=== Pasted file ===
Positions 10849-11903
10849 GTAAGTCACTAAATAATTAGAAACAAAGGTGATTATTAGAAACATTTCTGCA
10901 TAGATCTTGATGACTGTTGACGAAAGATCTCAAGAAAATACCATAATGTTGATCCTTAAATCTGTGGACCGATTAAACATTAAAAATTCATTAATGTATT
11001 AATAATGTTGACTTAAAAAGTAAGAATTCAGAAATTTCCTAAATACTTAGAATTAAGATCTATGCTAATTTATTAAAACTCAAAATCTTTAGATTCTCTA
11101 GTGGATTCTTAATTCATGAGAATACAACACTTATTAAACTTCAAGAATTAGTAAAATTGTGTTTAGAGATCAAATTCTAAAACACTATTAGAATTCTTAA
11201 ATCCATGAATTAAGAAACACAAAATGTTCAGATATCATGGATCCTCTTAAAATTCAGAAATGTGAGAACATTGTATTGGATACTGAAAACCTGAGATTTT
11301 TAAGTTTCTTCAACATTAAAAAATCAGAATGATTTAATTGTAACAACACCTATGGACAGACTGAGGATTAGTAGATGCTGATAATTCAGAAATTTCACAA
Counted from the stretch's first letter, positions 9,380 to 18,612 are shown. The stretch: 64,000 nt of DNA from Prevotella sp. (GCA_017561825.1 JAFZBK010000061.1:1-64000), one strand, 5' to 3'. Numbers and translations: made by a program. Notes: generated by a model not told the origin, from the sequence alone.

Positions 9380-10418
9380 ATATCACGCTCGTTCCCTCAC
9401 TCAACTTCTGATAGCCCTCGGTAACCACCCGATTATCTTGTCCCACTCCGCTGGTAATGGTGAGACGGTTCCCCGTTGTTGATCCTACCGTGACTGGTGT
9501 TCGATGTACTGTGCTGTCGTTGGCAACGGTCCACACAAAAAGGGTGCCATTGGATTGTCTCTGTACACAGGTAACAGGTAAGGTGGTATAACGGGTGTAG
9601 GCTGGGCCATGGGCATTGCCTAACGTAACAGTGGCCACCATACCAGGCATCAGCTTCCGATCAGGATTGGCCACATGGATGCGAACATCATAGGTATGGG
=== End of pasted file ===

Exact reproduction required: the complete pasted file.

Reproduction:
Positions 10849-11903
10849 GTAAGTCACTAAATAATTAGAAACAAAGGTGATTATTAGAAACATTTCTGCA
10901 TAGATCTTGATGACTGTTGACGAAAGATCTCAAGAAAATACCATAATGTTGATCCTTAAATCTGTGGACCGATTAAACATTAAAAATTCATTAATGTATT
11001 AATAATGTTGACTTAAAAAGTAAGAATTCAGAAATTTCCTAAATACTTAGAATTAAGATCTATGCTAATTTATTAAAACTCAAAATCTTTAGATTCTCTA
11101 GTGGATTCTTAATTCATGAGAATACAACACTTATTAAACTTCAAGAATTAGTAAAATTGTGTTTAGAGATCAAATTCTAAAACACTATTAGAATTCTTAA
11201 ATCCATGAATTAAGAAACACAAAATGTTCAGATATCATGGATCCTCTTAAAATTCAGAAATGTGAGAACATTGTATTGGATACTGAAAACCTGAGATTTT
11301 TAAGTTTCTTCAACATTAAAAAATCAGAATGATTTAATTGTAACAACACCTATGGACAGACTGAGGATTAGTAGATGCTGATAATTCAGAAATTTCACAA
Counted from the stretch's first letter, positions 9,380 to 18,612 are shown. The stretch: 64,000 nt of DNA from Prevotella sp. (GCA_017561825.1 JAFZBK010000061.1:1-64000), one strand, 5' to 3'. Numbers and translations: made by a program. Notes: generated by a model not told the origin, from the sequence alone.

Positions 9380-10418
9380 ATATCACGCTCGTTCCCTCAC
9401 TCAACTTCTGATAGCCCTCGGTAACCACCCGATTATCTTGTCCCACTCCGCTGGTAATGGTGAGACGGTTCCCCGTTGTTGATCCTACCGTGACTGGTGT
9501 TCGATGTACTGTGCTGTCGTTGGCAACGGTCCACACAAAAAGGGTGCCATTGGATTGTCTCTGTACACAGGTAACAGGTAAGGTGGTATAACGGGTGTAG
9601 GCTGGGCCATGGGCATTGCCTAACGTAACAGTGGCCACCATACCAGGCATCAGCTTCCGATCAGGATTGGCCACATGGATGCGAACATCATAGGTATGGG